Gamasutra has a roundup of MMO developer quotes from studios that believe they’re doing lockboxes “elegantly,” including Trion (for Defiance), PWE (for Star Trek Online), Wargaming (for World of Warships). In this particularly case, that means either being easily accessible through in-game play (not just in the cash shop), making lockbox drops tradeable to other players, creating systems of accruing lockbox rewards, or offering a choice of lootbox type.
Overwatch Game Director Jeff Kaplan barely has recovered from his marathon chair-sitting session over the holidays, but the scruffy-looking nerfherder is back in front of the camera to talk about what’s coming to the team shooter in 2018.
In addition to the start of the Overwatch League and the introduction of league skins to the game, Kaplan confirmed the release of the Blizzard World map “very soon” with tons of Easter eggs for players to find. He also teased new heroes, with the next one being “very needed” and in internal testing.
Additional maps are in the works, he said, and the team will be focused on improving competitive play over the course of the year. Story buffs will be pleased to hear that Blizzard is hoping to further the lore of the game through animated comics and shorts. Finally, the “Year of the Dog” event, the anniversary, and the return of Uprising are on their way.
Overwatch made a bid for players’ attention this busy holiday weekend, and in some ways, it succeeded. For starters, Blizzard decided to gift all players with five free lootboxes (worth about $5 total). All you have to do to get yours is to log into the game by January 1st.
But that wasn’t what had everyone talking over Christmas. No, it was the fact that Game Director Jeff Kaplan decided to stream himself sitting in front of a fireplace for 10 hours doing… very, very little. That didn’t stop Twitch and Twitter from going nuts, as around 40,000 people tuned in to see this spectacle (which was probably inspired by similar Christmas fireplace stunts).
Of course, you don’t have to watch all 10 hours of His Royal Kaplancy. Someone took the trouble to compile all of the truly exciting moments of the stream, and someone else (that’s us) took the trouble to copy and paste that video here below!
Massively OP’s not-so-serious end-of-the-year awards continue today with our blooper award for The best article joke that almost nobody got. And the winner is…
Enjoying your yeti hunts in Overwatch this holiday season? You can get a little more of the “backstory” of this event, such as it is, by reading a new animated comic book starring Mei and Mr. Yeti. Even without any spoken words, it’s seven kinds of adorable.
Over at Heroes of the Storm, Blizzard has teased the launch of Blaze next year and instigated a snowball fight among players. With both fluffy and heavy snowballs, each fight is sure to end in a hilarious mess. And when players complete three snowball fights, they will be treated to a loot chest.
Have a few extra bucks that Santa and his corporate elves haven’t pried from your wallet this month? Blizzard would like to tempt you to pick up one of its titles that are on sale from now through the beginning of January.
World of Warcraft’s base game is just $10, Legion is down to $25, and many of the MMO’s cash shop items are marked down. You can get Overwatch for $20 or the Game of the Year edition for ten bucks more. StarCraft II’s campaign collection is $30, and StarCraft: Remastered is $10.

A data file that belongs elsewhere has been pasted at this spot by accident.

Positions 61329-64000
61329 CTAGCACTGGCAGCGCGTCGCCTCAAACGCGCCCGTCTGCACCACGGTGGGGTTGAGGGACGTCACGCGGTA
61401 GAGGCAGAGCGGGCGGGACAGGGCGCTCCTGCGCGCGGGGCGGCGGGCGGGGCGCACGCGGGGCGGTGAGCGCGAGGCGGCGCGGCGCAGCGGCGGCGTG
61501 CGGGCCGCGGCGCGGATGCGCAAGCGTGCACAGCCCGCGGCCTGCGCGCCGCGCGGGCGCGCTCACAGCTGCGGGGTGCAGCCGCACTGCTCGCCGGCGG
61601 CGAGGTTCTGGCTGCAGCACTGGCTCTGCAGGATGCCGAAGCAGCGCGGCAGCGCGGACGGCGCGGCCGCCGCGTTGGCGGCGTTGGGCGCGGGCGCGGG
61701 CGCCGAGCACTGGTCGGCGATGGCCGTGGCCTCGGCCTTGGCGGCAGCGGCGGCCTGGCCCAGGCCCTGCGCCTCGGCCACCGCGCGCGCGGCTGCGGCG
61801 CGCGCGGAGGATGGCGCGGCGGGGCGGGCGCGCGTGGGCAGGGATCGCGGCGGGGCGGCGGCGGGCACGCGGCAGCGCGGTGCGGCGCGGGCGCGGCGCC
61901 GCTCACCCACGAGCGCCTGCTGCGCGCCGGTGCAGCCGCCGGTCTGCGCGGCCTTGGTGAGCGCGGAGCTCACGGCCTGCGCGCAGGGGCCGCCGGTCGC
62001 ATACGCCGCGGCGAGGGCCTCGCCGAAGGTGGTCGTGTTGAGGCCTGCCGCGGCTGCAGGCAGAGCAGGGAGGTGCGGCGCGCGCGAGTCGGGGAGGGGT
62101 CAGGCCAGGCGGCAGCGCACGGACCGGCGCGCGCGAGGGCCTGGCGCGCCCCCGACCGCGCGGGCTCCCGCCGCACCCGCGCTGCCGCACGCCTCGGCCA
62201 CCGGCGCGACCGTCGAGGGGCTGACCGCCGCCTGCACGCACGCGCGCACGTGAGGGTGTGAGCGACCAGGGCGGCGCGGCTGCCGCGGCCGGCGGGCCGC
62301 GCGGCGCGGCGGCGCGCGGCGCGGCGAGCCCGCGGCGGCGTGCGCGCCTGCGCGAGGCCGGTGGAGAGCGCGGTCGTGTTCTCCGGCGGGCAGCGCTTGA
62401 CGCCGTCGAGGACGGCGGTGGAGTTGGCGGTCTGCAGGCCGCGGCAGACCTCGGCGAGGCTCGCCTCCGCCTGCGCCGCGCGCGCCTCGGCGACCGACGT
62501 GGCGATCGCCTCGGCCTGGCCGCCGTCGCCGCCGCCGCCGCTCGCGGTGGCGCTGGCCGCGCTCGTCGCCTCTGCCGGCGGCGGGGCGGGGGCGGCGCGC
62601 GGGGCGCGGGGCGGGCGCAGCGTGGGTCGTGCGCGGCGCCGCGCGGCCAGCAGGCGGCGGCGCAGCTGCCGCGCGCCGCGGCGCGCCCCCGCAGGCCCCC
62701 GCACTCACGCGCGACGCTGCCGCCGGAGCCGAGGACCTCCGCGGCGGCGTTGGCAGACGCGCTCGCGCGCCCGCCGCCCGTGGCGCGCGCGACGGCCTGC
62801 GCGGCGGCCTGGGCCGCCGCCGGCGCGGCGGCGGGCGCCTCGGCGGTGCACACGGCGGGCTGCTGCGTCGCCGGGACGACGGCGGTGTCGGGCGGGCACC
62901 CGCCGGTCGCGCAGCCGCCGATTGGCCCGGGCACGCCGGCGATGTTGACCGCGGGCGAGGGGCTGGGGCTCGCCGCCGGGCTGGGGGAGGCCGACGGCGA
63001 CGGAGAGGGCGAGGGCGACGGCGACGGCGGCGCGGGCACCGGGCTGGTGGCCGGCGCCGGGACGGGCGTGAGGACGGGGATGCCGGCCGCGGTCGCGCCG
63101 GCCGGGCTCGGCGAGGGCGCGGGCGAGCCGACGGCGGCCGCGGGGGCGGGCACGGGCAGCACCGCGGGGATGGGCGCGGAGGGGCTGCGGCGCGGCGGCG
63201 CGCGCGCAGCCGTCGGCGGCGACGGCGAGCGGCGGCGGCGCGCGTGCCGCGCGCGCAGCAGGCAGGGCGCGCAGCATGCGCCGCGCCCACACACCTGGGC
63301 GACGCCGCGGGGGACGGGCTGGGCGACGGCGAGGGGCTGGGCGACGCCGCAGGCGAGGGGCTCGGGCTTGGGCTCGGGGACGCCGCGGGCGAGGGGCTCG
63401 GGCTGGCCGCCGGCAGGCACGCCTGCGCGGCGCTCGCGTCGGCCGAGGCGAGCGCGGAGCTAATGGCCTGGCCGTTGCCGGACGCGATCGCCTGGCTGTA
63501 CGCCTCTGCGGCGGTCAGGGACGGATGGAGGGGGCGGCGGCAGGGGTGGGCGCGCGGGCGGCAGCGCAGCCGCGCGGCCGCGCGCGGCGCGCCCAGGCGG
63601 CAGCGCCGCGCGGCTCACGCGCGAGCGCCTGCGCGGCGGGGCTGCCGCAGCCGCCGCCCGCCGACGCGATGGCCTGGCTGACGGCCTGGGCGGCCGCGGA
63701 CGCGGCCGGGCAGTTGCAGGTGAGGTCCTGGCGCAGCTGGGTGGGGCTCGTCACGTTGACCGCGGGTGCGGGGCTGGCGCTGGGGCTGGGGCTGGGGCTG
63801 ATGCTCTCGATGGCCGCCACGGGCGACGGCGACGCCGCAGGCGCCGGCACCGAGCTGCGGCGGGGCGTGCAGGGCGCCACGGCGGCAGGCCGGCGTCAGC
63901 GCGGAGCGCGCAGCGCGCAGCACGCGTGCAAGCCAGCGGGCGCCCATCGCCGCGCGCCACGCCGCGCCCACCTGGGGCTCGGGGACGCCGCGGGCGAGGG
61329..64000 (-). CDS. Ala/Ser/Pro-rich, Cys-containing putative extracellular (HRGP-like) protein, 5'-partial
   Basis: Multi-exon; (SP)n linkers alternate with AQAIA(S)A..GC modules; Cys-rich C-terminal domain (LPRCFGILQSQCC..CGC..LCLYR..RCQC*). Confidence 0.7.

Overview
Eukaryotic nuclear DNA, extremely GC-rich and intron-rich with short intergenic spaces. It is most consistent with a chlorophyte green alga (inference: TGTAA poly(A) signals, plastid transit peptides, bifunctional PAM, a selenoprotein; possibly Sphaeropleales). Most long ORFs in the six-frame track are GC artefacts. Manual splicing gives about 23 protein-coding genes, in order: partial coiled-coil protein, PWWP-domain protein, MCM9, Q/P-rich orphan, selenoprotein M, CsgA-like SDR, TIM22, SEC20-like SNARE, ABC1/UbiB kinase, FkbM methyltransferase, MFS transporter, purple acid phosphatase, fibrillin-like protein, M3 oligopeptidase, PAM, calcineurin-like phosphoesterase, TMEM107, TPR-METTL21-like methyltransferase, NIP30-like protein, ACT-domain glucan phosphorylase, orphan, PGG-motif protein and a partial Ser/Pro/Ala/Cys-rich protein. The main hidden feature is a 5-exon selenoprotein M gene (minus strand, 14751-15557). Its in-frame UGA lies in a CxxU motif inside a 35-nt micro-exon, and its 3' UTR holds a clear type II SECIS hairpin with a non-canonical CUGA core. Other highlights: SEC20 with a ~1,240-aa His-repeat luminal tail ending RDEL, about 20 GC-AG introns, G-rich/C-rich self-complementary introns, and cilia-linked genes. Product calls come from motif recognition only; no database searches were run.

Over in happy Diablo land, the base game and expansion are going for $20, while its Rise of the Necromancer DLC is down to $10. Finally, Heroes of the Storm’s Foundation bundle is being offered for 2,000 gems.
Source: Press release
There’s a title under development at Blizzard that’s been hiring for a while now, but no one actually knows what it is. So when a new job opening goes up looking for people familiar in working with vehicles, the assumption that the title has vehicles in it seems… well, rather natural. Another job listing is just looking for a software engineer, which doesn’t suggest much about the content of the game.
The current speculation is that the title is some sort of Overwatch spinoff, although nothing has been confirmed or stated about that; it just matches the first-person design requirements, some job listings have mentioned familiarity with character sheets in existing Blizzard properties, and there’s more than enough material to mine out for more games. But what does it actually entail? We won’t know until these positions are filled and something is actually announced, sadly.
The complex and often times toxic environment of Overwatch continues to make the popular team shooter a source of controversy and attention. Even Game Director Jeff Kaplan seems fed up with it, publicly calling out a troll on the forums and giving direct examples of the player’s abrasive behavior.
“Our community has made it clear to us that toxicity is one of the top issues that needs to be addressed in this game,” Kaplan said. “As a result, we’re getting stricter and that means people are going to get suspended and banned for poor behavior. You’ve fallen into that category.”
Meanwhile, players in Overwatch’s competitive scene are grappling with the ongoing issue of “smurfs” — that is, multiple accounts run by the same person who is attempting to grab several spots in the top 500. While smurfing isn’t forbidden by the studio, some feel that it is unfair since it blocks other players from getting into the top 500. How widespread and prevalent smurfing is at this point is not exactly known, but there are suspicions that it is fairly rampant.